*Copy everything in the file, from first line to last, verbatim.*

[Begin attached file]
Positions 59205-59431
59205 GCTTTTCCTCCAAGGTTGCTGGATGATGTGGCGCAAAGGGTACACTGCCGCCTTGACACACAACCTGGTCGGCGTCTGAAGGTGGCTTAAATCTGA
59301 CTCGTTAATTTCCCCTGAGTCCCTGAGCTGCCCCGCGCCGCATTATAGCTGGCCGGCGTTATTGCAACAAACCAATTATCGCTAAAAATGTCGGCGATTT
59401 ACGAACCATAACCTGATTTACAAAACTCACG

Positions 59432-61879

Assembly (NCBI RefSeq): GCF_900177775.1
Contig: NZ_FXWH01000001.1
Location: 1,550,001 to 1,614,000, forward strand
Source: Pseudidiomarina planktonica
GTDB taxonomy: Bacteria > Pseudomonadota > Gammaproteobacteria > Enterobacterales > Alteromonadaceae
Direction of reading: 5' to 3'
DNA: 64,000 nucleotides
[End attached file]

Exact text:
Positions 59205-59431
59205 GCTTTTCCTCCAAGGTTGCTGGATGATGTGGCGCAAAGGGTACACTGCCGCCTTGACACACAACCTGGTCGGCGTCTGAAGGTGGCTTAAATCTGA
59301 CTCGTTAATTTCCCCTGAGTCCCTGAGCTGCCCCGCGCCGCATTATAGCTGGCCGGCGTTATTGCAACAAACCAATTATCGCTAAAAATGTCGGCGATTT
59401 ACGAACCATAACCTGATTTACAAAACTCACG

Positions 59432-61879

Assembly (NCBI RefSeq): GCF_900177775.1
Contig: NZ_FXWH01000001.1
Location: 1,550,001 to 1,614,000, forward strand
Source: Pseudidiomarina planktonica
GTDB taxonomy: Bacteria > Pseudomonadota > Gammaproteobacteria > Enterobacterales > Alteromonadaceae
Direction of reading: 5' to 3'
DNA: 64,000 nucleotides